Skip to main content
Login | Suomeksi | På svenska | In English

Browsing by Author "Paajanen, Miitta"

Sort by: Order: Results:

  • Paajanen, Miitta (2021)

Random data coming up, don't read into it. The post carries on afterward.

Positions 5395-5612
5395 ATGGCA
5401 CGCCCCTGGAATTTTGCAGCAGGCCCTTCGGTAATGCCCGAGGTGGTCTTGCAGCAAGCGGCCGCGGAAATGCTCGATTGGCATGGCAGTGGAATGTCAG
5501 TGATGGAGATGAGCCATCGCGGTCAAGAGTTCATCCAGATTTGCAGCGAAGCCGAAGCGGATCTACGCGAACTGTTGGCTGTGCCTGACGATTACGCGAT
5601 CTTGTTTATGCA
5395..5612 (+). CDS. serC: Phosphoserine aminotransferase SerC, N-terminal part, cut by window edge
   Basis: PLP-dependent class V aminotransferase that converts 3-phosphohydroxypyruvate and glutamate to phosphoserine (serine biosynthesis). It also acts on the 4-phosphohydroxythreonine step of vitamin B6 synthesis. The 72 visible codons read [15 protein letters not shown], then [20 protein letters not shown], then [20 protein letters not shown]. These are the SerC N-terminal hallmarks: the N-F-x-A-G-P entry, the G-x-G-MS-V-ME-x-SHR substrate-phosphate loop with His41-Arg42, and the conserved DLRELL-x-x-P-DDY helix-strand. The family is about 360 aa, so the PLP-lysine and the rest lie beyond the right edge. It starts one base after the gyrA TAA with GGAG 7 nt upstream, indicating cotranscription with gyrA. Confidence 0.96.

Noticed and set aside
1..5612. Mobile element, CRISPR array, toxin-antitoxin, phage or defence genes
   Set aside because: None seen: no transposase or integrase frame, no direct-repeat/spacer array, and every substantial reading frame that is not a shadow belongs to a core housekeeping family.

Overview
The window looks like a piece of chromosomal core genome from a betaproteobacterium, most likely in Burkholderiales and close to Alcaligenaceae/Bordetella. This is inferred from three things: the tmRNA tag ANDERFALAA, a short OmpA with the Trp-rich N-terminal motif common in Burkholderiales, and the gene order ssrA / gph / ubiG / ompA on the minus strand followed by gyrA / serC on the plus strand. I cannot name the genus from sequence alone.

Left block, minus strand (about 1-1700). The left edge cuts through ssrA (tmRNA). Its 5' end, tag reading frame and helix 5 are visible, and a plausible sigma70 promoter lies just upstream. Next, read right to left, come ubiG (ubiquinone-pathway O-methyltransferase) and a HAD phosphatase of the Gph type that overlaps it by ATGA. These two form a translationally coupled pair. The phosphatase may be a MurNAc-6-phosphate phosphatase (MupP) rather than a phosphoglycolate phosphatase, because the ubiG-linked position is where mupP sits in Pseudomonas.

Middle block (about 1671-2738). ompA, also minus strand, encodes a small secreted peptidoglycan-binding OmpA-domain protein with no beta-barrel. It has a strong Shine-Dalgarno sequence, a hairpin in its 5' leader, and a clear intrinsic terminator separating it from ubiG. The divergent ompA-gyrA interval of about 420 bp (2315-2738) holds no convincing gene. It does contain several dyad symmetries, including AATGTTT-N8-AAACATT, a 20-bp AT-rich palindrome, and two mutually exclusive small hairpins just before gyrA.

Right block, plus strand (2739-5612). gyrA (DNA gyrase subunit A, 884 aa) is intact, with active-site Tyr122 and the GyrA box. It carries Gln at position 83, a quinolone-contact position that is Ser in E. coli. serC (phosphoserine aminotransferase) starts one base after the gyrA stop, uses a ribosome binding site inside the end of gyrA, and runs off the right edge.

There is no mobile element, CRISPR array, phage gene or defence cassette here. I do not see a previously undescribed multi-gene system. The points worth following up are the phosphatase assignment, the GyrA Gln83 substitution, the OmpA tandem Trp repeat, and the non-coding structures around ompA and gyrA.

There is a growing concern over marginalization of people, which is also present in the current educational discourse. The issue is best tackled at an early age and schools offer a possibility for an early intervention before problems associated with marginalization begin to accumulate. Well-functioning cooperation between the school and home helps support children during difficult turning points in life and promotes healthy social development. Cooperation with homes can also pre-emptively prevent difficulties from piling up and the extended social circle acts as a safety net against current and future adversities. The aim of this study was to inspect different experiences from family class programs and reflect on the experiences from the early support point of view. Family classes are built to support cooperation between home and school and organized to help finding workable solutions to different kind of challenges pupils face. This study maps the experiences that are accomplished from family classes by interviewing different actors from school and guardians, who had partaken in the arrangement. This study was conducted as qualitative research. Four participants, acting in different roles in two different family classes from the year 2020 were interviewed. The interviews were done remotely and recorded. The method used was half-structured theme interviews with identical questions, which varied in the order and form of presentation. The recordings were transcribed, and analysed, and recurring themes were highlighted. Family classes aimed to improve understanding and trust between home and school and mitigate challenges in class and cooperation between home and school. Family classes were described as enhancing the cooperation significantly. The interviewees felt, the boundary between the two instances was lowered. The understanding at home on the methods and values associated with teaching and the multidisciplinary aspect grew and became more concrete. The atmosphere in classes improved, and pupils took more responsibility on their studying. The program enabled families and relatives to see new perspectives on how to work together with the pupil and supported the parents on upbringing. This study provides evidence on how family classes can improve the cooperation between home and school and support the pupils’ development.